Michigan's licensed practical nurses, known as LPNs, care for patients at the state's hospitals, physicians' offices, and nursing care facilities.
To work as an LPN in Michigan, you must obtain an associate's LPN degree from an accredited school and certification in CPR. You also need to pass the NCLEX-PN exam and obtain a license from the Michigan Board of Nursing. While not required, a certification in geriatric health can give Michigan LPNs an edge, particularly when applying for roles within nursing home and home health care firms.
Michigan's comfort score rating of 92 from LPN.com makes the state the 8th most comfortable for LPNs to live in. This ranking considers the average salary of LPNs in the state and the cost of living in Michigan.
Michigan LPN Job Market
According to the Bureau of Labor Statistics, there are 14,670 licensed practical and licensed vocational nurses employed in the state of Michigan. Licensed practical nurses account for 17 percent of the state's nurses. The majority of Michigan's LPNs find work in Detroit and Grand Rapids.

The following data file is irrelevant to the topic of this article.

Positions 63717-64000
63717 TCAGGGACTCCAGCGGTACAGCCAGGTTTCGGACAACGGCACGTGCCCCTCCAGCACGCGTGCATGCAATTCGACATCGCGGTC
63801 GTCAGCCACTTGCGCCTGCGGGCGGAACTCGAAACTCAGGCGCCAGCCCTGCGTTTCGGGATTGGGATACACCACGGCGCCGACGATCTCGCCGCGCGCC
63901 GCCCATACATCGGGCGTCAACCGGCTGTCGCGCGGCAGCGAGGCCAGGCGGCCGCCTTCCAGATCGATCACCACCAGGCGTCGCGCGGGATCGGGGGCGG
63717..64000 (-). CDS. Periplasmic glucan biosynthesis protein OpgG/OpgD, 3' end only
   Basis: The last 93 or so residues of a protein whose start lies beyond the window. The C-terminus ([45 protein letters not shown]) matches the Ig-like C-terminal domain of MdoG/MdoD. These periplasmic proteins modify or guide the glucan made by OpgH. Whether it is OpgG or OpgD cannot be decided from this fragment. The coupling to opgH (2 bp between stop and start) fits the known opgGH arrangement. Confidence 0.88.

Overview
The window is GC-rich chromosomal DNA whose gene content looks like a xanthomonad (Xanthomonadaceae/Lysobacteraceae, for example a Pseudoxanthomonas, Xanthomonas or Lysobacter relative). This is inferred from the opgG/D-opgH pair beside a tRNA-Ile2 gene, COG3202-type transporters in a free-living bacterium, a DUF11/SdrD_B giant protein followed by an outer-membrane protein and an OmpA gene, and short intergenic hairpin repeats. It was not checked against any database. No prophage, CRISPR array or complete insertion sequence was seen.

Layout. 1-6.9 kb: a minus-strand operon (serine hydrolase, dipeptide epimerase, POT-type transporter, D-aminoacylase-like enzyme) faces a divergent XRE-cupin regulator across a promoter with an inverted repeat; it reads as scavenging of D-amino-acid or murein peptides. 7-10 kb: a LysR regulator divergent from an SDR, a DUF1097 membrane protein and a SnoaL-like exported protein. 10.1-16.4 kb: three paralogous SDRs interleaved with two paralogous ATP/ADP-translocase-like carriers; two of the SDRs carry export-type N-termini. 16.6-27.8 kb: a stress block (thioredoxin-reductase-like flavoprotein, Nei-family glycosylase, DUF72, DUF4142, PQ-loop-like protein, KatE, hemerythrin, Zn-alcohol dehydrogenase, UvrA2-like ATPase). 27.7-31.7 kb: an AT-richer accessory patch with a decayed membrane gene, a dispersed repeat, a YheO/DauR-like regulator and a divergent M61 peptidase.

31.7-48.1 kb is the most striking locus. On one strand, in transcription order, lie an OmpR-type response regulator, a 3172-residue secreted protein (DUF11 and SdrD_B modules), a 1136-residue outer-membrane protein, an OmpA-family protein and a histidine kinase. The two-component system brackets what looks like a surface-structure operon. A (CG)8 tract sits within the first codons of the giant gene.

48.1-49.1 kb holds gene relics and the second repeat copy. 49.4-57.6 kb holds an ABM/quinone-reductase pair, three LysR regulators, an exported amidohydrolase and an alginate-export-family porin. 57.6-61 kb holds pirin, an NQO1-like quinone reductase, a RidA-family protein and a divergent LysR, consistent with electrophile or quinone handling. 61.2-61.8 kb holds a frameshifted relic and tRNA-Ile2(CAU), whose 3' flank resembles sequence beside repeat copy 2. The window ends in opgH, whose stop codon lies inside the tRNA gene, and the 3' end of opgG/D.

As Michigan's population ages, there are increasing opportunities for Michigan's LPNs in long-term care facilities and home health care agencies.
LPN Salaries in Michigan
The annual mean wage of LPNs working in Michigan is $44,310, according to the Bureau of Labor Statistics. This amounts to $21.30 an hour. Entry-level LPNs can expect to earn $32,990 a year, while LPNs with several years of experience can command as much as $57,520.
Licensed practical nurses working in Michigan's metropolitan areas tend to attract higher salaries than LPNs in small towns, but the higher salary helps offset the cost of living in a large city. Licensed practical nurses working in surgical and general medical hospitals typically attract larger salaries than LPNs working in the offices of Michigan's physicians. An LPN's hourly rate also usually increases for night shifts and weekend and public holiday work.